Strategies For Adjusting to the New Normal


Photo by Amat Martínez Vilà on Unsplash

Adjusting to a new normal is going to require some self-awareness and it will utilize your ability to discover what is best for you. Now is the time to put into practice your best self. Discovering what that ‘best self’ needs will be your new learning curve.

Find the Right Time

When are you most alert? Create your schedule so that it works with what is best for you. Do the hard work when you have the most resources. This means working with your natural strengths and timelines. I work best in the morning and so I will assign my most important work during that time. When I was challenged with my health, the morning was the time that I used to work out as that was critical in supporting my self care. When I was writing my book, mornings were spent writing and focussing on the work of completing my book. Find the time of day where you are the most productive and do the important work at that time.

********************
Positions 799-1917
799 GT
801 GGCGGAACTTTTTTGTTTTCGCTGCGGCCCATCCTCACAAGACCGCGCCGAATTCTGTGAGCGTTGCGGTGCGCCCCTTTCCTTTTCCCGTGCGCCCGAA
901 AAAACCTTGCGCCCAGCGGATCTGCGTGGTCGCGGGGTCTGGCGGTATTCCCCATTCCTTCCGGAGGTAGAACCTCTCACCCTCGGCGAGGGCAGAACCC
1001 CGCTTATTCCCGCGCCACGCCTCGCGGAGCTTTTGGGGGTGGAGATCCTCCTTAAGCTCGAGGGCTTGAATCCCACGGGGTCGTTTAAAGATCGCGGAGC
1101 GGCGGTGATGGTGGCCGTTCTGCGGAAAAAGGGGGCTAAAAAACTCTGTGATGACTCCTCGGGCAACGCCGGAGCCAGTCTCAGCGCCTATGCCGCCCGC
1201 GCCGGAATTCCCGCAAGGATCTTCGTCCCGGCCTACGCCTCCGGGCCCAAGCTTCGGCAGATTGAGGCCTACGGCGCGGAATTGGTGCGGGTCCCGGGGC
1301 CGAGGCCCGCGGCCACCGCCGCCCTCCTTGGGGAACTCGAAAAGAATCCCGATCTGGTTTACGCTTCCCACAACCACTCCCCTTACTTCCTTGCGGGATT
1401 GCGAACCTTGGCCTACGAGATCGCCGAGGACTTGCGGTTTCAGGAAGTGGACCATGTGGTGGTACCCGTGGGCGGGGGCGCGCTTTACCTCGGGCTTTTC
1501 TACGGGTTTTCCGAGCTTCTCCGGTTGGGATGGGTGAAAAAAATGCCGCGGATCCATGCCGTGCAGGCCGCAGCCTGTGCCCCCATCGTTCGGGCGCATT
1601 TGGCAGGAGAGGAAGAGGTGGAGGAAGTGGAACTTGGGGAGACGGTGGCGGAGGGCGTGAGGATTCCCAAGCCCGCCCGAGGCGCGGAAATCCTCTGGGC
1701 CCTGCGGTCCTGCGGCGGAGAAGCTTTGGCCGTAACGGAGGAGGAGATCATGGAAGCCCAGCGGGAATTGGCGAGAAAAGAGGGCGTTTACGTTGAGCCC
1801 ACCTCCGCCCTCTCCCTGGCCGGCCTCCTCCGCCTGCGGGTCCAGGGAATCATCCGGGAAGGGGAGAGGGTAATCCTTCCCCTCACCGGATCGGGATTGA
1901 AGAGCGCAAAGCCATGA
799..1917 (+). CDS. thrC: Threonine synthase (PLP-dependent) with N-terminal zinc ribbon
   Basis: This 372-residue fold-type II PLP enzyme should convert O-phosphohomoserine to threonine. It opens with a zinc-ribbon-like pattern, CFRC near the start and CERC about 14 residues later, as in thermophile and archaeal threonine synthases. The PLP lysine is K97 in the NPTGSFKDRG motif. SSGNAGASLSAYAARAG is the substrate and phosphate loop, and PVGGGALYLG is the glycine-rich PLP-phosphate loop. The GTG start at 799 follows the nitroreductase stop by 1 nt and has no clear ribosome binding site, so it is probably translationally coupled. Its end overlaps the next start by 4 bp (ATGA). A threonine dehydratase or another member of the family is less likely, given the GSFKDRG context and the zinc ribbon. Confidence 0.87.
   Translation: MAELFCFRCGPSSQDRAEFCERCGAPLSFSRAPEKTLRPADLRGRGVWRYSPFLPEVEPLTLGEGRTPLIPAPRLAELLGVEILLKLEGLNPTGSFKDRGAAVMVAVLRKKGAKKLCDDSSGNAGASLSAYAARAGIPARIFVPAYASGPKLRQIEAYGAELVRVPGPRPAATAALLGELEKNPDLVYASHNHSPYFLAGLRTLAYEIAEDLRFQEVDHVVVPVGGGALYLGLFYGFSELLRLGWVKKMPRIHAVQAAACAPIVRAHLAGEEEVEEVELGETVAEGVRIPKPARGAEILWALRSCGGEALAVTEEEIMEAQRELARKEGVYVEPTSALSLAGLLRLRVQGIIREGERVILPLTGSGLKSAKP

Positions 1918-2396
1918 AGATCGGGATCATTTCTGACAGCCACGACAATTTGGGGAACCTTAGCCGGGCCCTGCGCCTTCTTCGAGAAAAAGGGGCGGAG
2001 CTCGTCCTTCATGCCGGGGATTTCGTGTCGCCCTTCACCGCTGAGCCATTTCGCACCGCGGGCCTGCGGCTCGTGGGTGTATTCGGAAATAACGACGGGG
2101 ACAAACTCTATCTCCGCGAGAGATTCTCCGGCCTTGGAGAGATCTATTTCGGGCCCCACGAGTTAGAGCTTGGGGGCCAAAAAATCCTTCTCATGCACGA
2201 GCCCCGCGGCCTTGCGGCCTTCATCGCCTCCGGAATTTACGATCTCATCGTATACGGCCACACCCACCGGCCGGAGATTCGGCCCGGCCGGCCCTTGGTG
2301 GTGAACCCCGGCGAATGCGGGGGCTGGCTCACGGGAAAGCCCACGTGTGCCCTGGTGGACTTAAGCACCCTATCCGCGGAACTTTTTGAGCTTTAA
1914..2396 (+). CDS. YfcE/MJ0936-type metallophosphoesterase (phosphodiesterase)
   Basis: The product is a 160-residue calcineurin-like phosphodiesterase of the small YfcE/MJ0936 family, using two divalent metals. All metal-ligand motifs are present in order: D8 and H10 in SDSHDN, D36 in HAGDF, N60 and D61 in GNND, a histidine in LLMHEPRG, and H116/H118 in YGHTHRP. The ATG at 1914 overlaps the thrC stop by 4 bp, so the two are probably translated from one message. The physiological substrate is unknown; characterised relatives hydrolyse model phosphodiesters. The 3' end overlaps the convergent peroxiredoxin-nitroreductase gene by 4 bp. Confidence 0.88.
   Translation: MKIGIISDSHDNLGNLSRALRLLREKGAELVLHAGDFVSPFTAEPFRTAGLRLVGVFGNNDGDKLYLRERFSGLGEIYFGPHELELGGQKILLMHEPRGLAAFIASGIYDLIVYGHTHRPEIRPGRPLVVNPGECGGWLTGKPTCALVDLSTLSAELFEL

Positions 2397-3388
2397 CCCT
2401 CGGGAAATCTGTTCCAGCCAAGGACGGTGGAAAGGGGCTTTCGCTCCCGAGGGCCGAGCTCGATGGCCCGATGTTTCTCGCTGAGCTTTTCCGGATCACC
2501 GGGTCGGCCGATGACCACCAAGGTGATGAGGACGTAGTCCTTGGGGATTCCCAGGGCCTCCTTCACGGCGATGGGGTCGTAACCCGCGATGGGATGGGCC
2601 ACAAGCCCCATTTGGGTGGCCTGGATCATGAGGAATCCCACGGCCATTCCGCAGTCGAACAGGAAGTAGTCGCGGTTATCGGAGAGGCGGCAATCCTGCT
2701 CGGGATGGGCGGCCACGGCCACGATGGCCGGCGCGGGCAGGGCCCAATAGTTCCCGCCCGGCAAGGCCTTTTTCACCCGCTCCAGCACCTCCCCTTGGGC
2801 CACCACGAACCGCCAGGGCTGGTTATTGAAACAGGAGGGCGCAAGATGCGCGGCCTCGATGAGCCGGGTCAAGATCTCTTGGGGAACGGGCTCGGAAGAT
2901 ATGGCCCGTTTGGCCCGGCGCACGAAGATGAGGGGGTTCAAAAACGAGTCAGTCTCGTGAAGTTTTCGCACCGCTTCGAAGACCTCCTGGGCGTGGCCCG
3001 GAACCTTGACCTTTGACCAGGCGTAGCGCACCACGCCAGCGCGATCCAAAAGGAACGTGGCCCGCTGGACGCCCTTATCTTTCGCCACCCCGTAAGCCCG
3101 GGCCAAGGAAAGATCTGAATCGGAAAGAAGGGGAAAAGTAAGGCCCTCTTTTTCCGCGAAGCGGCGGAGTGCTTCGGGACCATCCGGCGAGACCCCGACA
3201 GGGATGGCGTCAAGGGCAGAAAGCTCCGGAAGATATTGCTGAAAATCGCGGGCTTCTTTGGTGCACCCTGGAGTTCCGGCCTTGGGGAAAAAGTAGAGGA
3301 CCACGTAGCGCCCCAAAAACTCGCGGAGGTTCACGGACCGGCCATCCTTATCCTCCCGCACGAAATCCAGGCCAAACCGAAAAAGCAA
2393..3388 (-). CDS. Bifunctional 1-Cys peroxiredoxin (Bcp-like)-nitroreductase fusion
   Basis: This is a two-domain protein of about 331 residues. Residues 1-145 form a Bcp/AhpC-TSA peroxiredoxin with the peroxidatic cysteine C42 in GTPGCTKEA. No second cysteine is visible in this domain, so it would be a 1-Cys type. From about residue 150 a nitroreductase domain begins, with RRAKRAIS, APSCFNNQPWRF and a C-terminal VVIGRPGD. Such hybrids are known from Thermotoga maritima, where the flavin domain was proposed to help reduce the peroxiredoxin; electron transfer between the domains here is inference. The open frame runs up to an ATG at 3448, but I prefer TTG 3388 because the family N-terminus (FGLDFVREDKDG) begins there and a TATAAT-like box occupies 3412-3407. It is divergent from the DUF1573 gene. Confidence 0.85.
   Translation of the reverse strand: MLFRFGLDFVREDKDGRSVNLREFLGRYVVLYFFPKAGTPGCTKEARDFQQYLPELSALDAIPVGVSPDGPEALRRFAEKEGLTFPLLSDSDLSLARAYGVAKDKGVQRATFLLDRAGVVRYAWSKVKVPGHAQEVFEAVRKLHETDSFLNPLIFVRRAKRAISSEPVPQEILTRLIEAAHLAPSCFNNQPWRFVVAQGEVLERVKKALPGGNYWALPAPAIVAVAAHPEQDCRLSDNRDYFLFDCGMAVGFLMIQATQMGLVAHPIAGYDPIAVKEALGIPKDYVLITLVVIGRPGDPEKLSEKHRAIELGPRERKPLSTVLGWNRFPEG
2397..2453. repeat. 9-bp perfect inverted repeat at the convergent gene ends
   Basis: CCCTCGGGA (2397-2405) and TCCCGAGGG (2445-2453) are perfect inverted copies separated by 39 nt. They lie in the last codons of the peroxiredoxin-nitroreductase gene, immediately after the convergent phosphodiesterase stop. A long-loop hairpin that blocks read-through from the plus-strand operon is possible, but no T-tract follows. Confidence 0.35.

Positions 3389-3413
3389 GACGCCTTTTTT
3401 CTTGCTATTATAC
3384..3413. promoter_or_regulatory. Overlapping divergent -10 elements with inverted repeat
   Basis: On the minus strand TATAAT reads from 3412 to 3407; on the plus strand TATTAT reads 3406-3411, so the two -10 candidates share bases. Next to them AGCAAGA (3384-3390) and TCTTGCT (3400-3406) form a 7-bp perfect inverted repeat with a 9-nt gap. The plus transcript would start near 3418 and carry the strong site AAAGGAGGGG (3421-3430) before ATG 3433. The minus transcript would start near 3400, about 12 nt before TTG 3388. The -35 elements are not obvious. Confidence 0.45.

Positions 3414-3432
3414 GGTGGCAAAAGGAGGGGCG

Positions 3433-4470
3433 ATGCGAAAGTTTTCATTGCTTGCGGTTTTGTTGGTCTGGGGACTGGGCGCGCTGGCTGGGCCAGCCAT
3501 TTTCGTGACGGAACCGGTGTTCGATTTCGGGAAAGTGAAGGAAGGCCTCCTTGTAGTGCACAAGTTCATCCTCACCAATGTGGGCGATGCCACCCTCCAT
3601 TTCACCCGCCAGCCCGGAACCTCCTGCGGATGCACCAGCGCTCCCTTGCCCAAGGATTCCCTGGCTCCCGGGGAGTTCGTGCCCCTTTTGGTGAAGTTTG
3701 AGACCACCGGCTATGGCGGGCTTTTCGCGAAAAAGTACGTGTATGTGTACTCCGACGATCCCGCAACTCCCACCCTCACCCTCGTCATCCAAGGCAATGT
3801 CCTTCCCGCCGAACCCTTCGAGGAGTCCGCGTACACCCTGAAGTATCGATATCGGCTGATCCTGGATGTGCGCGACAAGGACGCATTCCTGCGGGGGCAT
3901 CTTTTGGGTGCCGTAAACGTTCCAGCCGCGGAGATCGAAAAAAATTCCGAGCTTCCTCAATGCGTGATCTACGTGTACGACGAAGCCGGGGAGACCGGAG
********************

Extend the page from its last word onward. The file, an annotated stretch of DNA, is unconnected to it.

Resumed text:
You can support all members of your family to do the same work by finding their ideal work time and then allot that time for the hard work.

Take Small Steps

If you are finding yourself struggling to accomplish the task, make the steps smaller. The harder the task, the smaller the steps required in order for success. If you are finding yourself avoiding the work, break up the tasks into smaller steps where the resistance is lower. That will mean that we might have to cut our expectations by half.

This works for all members of the family. If your children are resisting the tasks, first find their optimal time of learning and support that time by creating minimal distractions and then breaking down the tasks into smaller and smaller pieces. You can naturally increase the tasks but the rule of thumb for brain training is go slow to go fast.

This is even more critical if you are feeling stressed or anxious or overwhelmed. You are going to need to put bigger buffers around work expectations.

Brains Love Repetition

Aim to repeat your working patterns daily. When it comes to brain training, 30 minutes everyday is better than a three hour box of time once a week. When I get really stuck, I put the timer on for 30 minutes and write. Putting the time in, even if some days the work output is 10 crappy sentences, over time will improve. Short repeated daily bursts are effective.

Find the right time. Take small steps. Repeat. This will help you adapt to a new normal.